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Arch Pathol Lab Med. 2011 Jun;135(6):698-703. doi: 10.1043/2010-0523-RA.1.

Four molecular subtypes of colorectal cancer and their precursor lesions.

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Department of Pathology, Cancer Research Institute, Brain Korea 2nd Stage, Seoul National University College of Medicine, Korea.



In addition to chromosomal instability and microsatellite instability (MSI), a third pathway, epigenetic instability, has been implicated in progression to colorectal carcinogenesis. CpG island methylator phenotype (CIMP) refers to a subset of colorectal cancers (CRCs) that occur through the epigenetic instability pathway and that are characterized by widespread hypermethylation of promoter CpG island loci, resulting in the inactivation of several tumor suppressor genes or tumor-related genes. Colorectal cancers can be classified into 4 molecular subtypes according to their CIMP and MSI statuses: CIMP+/MSI+, CIMP+/MSI-, CIMP-/MSI+, and CIMP-/MSI-. There are differences between Western (United States and European Union) and Eastern (Korea and China) populations in the number of CRCs that are MSI+, and in the number of MSI+ CRCs that are CIMP+.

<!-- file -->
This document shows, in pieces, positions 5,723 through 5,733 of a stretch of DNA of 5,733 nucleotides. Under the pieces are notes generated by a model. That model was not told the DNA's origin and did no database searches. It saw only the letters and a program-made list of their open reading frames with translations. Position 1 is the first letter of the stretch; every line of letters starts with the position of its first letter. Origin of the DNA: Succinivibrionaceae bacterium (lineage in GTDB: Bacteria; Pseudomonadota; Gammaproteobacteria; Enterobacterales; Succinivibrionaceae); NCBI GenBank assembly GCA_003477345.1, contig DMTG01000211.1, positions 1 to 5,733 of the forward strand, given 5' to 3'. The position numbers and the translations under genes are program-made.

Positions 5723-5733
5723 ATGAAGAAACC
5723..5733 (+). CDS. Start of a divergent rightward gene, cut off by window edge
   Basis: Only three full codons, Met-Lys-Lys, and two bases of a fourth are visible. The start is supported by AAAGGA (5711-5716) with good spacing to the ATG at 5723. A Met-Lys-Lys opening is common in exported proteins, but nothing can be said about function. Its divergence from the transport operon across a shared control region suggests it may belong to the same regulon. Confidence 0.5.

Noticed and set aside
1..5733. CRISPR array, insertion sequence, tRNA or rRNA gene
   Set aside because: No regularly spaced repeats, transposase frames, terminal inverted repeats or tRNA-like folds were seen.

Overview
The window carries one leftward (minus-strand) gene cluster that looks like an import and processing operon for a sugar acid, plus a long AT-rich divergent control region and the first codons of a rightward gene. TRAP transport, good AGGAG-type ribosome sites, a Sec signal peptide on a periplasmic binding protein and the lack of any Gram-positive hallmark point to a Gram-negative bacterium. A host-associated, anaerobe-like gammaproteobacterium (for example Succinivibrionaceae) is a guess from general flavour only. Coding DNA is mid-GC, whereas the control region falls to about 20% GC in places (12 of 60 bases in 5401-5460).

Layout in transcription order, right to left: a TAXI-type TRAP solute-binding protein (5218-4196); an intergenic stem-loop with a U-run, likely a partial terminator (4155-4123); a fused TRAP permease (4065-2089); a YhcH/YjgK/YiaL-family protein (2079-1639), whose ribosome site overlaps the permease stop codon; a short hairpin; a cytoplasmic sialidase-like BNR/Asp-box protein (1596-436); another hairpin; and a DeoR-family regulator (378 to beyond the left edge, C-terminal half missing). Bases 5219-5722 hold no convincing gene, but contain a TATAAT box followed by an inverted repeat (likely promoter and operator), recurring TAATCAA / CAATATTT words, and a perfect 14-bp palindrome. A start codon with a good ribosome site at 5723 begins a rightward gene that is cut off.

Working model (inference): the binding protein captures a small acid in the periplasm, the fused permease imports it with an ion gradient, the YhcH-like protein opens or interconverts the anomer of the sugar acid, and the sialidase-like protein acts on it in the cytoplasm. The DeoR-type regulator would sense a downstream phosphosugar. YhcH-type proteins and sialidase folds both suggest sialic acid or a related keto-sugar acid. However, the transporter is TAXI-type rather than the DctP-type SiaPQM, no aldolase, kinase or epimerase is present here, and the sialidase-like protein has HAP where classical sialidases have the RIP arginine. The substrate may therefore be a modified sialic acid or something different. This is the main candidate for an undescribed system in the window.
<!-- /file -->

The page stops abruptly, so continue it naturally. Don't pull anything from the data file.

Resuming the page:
To review the clinicopathologic and molecular features of the 4 molecular subtypes of CRCs and their precursor lesions, and to emphasize geographic differences in CRCs between Eastern and Western populations.


This article is based on the author's own experimental data and a literature review of relevant articles indexed in PubMed (US National Library of Medicine).


The 4 molecular subtypes of CRC that are defined by their CIMP and MSI statuses are characterized by their own distinct clinicopathologic and molecular features and precursor lesions. In particular, the clinicopathologic features of MSI+ CRCs differ depending on the CIMP status. Further understanding of the heterogeneity in CRC molecular pathways may help to explain the diverse morphologic features of CRCs.

[Indexed for MEDLINE]

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